Fifth, the administration wanted to buy an Illinois state prison to transfer detainees there. Guess what happened? Again, Frank Wolf disagrees:

The money is not in our budget, and we will not put that money in our budget … because then they would move detainees up from Guantanamo Bay.


Obama tries to do the right thing, bring suspects to trial. Republican senator Lindsay Graham says 'no' by barring the administration from prosecuting Khalid Sheik Mohammad and four of his co-defendents in federal court. The senator's amendment won out in a vote of 55-45.

The administration was going to try to prosecute KSM in New York City, a few blocks from Ground Zero. The NYPD said it would cost over $200 million in security, the right wing media blew a gasket at the prospect of having a 9/11 suspect so close to Ground Zero. The effort died.

The administration got a chance to actually try a 'terrorist' in late 2010. Ahmed Ghailani received a life sentence, not for murder, but for damage to US government property. The right-wing media threw a fit over his near acquittal.

A few months later, congress again made another move, barring the president from bringing any detainees to the United States. Even for prosecution.

Here we are now, December 2011, with the NDAA codifying the administrations new stance on indefinent detention and KSM facing military tribunal at Gitmo.

It's incredibly frustrating. The guy I voted for getting shot down left and right, while barely putting up a fight. I don't like the president, not because I don't agree with his policy proposals or because he promised me one thing and delivered another...but because he doesn't fight when he needs to. Then again, some of you believe he's King Obama, throwing his will upon the American people relentlessly.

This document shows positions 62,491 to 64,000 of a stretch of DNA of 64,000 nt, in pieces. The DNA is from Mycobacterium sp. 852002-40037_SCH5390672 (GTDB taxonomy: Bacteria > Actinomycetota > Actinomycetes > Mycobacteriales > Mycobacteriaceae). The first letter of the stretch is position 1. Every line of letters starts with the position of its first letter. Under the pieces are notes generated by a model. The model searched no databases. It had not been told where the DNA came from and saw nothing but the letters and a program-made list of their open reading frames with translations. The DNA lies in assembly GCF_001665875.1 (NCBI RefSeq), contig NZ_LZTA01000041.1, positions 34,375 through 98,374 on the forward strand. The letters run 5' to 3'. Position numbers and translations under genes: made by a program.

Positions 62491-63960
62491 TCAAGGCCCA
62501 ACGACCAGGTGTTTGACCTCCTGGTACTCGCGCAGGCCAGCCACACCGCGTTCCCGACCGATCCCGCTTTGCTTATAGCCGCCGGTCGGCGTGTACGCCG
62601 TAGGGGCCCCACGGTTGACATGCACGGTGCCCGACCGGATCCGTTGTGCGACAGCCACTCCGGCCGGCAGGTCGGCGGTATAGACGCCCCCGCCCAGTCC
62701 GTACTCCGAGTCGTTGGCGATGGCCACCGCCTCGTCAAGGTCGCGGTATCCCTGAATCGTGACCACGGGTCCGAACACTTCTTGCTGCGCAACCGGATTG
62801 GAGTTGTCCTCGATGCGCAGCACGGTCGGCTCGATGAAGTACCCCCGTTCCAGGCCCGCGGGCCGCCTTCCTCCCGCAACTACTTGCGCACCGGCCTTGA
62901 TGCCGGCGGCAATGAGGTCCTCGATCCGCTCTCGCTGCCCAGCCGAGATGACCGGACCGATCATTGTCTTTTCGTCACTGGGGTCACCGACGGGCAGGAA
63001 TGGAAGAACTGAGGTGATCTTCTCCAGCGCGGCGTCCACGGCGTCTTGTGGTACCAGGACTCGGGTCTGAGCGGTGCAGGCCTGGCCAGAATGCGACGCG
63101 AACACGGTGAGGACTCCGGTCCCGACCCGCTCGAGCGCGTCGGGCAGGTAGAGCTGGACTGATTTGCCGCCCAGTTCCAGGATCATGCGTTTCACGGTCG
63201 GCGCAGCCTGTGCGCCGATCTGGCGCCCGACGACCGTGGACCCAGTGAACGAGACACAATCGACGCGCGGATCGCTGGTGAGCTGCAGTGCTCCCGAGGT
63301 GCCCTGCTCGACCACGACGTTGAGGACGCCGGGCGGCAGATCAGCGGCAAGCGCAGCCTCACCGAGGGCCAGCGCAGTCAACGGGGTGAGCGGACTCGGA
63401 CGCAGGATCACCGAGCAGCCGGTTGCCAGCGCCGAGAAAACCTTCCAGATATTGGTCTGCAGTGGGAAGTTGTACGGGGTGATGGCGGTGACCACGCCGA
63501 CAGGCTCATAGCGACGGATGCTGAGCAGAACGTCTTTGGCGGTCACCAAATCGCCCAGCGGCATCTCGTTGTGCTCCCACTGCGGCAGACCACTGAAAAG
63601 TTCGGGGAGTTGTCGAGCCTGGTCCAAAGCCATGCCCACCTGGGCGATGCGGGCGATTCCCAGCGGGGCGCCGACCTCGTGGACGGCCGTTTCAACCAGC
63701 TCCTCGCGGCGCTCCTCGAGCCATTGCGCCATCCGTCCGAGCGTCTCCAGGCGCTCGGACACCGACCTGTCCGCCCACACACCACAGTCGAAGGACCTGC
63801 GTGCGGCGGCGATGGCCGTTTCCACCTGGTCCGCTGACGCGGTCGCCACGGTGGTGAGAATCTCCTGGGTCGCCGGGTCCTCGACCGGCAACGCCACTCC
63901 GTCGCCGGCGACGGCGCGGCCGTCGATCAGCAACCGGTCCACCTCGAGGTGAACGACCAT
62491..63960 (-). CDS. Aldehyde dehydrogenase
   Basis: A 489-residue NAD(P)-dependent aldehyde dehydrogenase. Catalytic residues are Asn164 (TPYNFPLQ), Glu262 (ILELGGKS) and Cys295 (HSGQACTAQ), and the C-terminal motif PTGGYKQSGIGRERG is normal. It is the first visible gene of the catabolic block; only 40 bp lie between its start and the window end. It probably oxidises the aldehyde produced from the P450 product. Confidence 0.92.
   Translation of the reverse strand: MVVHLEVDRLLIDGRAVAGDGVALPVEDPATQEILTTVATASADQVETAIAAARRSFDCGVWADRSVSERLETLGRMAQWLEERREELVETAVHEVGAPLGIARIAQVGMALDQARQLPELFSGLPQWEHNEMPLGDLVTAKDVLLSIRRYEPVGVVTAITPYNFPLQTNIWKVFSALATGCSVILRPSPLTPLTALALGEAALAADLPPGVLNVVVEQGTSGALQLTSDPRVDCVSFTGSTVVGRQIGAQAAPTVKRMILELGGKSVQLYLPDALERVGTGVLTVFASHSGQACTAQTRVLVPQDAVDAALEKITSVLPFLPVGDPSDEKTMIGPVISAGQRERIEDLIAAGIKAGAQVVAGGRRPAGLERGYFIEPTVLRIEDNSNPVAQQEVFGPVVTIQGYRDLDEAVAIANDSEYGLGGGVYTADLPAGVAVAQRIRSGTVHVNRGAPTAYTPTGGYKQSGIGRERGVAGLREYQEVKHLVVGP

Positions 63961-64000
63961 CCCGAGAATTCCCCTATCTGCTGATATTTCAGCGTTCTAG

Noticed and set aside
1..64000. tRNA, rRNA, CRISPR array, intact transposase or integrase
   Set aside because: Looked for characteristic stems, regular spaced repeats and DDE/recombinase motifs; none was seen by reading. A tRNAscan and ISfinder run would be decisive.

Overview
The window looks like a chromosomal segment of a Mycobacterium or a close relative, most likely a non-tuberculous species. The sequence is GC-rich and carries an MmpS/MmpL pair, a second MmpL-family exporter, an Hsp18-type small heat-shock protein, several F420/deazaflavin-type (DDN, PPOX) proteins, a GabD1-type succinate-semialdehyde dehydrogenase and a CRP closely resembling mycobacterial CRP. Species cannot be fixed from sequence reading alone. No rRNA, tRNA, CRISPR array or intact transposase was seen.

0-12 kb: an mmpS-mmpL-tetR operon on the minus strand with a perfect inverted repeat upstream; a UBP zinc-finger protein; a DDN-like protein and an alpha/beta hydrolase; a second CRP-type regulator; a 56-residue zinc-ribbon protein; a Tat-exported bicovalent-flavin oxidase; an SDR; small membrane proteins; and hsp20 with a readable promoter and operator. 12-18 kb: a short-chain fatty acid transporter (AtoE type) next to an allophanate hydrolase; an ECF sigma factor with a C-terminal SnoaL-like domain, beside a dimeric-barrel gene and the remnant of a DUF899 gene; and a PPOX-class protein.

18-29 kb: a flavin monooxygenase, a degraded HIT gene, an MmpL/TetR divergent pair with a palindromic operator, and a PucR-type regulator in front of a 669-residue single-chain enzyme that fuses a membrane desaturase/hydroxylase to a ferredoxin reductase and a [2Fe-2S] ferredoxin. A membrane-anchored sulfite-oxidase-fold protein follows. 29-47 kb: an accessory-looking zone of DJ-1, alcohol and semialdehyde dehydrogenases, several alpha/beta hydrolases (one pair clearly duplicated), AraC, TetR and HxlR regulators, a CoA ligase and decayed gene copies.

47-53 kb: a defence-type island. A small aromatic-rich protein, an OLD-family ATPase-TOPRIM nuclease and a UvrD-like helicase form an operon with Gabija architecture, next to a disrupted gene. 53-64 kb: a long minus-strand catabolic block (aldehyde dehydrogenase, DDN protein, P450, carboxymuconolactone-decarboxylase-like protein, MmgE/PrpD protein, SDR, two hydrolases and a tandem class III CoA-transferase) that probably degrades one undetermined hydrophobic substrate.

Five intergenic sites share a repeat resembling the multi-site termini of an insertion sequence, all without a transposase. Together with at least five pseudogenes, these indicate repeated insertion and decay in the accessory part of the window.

Obama's not Bush. Bush never bowed to minority opposition.



posted on Dec, 24 2011 @ 12:03 AM
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reply to post by links234
 


Your stance is based off the assumption that there is a clear distinction between partisan groups. Based on prolonged observation I find it hard to believe, and am of the personal opinion that it is a well crafted illusion.

He has yet to use his veto powers in support of civil liberties. If he does veto the NDAA I will be inclined to re-think my standing concerning conspiracy and government. But as far as I can tell, his foreign policy has been appalling regarding Libya, Syria, and now Iran; and he has not reigned in this ultra-paranoid mindset that exists in Washington that requires these TSA checkpoints and a huge federal government.

Not sure where I stand on the Tea-Party and Ron Paul, I was in favor of them until recently.. But considering the phenomenal progress they've been making in the polls it almost seems to good to be true. I almost fear them more in the Obama administration, because under their philosophy of minimal government the economy may free-fall due to lack of government jobs and the abandonment of public welfare.

But like I said, I take the highly suspicious perspective that no politician can be trusted. Finding a politician who has followed through with campaign promises is an impossibility. Time will tell I suppose, and I honestly hope you are right and we are experiencing necessary delays on the way UP.



posted on Dec, 24 2011 @ 04:18 PM
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reply to post by vardlokkur
 


I'm only defending the guy because he tried. He tried numerous times and never really fought for it. Mind you, most of his first administration has been fighting for the health care law, then the stimulus. Gitmo fell to the wayside and the administration caved at the first sight of opposition on the subject.